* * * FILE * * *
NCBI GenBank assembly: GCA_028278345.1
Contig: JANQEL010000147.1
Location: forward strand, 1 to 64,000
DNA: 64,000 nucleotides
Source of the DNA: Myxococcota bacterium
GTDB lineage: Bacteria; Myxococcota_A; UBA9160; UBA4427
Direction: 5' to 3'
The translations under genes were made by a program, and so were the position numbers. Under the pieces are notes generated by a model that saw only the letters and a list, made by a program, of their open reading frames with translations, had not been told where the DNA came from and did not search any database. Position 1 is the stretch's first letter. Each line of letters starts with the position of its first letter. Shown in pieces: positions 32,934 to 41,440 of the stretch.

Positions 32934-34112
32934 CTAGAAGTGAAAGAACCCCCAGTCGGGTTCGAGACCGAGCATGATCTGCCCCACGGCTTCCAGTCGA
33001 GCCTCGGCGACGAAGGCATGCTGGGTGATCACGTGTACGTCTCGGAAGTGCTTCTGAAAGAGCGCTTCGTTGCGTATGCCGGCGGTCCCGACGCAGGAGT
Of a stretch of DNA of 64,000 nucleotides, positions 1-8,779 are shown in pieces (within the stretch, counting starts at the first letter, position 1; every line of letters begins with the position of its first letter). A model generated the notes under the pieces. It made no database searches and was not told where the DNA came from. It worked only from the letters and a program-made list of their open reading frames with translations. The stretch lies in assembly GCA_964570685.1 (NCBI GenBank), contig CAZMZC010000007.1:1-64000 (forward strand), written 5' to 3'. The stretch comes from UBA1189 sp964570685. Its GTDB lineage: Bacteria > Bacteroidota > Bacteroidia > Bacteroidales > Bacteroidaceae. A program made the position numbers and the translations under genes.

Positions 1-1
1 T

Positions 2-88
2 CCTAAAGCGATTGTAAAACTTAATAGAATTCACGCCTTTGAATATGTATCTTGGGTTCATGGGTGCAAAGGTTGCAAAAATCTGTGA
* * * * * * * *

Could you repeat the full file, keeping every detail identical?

NCBI GenBank assembly: GCA_028278345.1
Contig: JANQEL010000147.1
Location: forward strand, 1 to 64,000
DNA: 64,000 nucleotides
Source of the DNA: Myxococcota bacterium
GTDB lineage: Bacteria; Myxococcota_A; UBA9160; UBA4427
Direction: 5' to 3'
The translations under genes were made by a program, and so were the position numbers. Under the pieces are notes generated by a model that saw only the letters and a list, made by a program, of their open reading frames with translations, had not been told where the DNA came from and did not search any database. Position 1 is the stretch's first letter. Each line of letters starts with the position of its first letter. Shown in pieces: positions 32,934 to 41,440 of the stretch.

Positions 32934-34112
32934 CTAGAAGTGAAAGAACCCCCAGTCGGGTTCGAGACCGAGCATGATCTGCCCCACGGCTTCCAGTCGA
33001 GCCTCGGCGACGAAGGCATGCTGGGTGATCACGTGTACGTCTCGGAAGTGCTTCTGAAAGAGCGCTTCGTTGCGTATGCCGGCGGTCCCGACGCAGGAGT
Of a stretch of DNA of 64,000 nucleotides, positions 1-8,779 are shown in pieces (within the stretch, counting starts at the first letter, position 1; every line of letters begins with the position of its first letter). A model generated the notes under the pieces. It made no database searches and was not told where the DNA came from. It worked only from the letters and a program-made list of their open reading frames with translations. The stretch lies in assembly GCA_964570685.1 (NCBI GenBank), contig CAZMZC010000007.1:1-64000 (forward strand), written 5' to 3'. The stretch comes from UBA1189 sp964570685. Its GTDB lineage: Bacteria > Bacteroidota > Bacteroidia > Bacteroidales > Bacteroidaceae. A program made the position numbers and the translations under genes.

Positions 1-1
1 T

Positions 2-88
2 CCTAAAGCGATTGTAAAACTTAATAGAATTCACGCCTTTGAATATGTATCTTGGGTTCATGGGTGCAAAGGTTGCAAAAATCTGTGA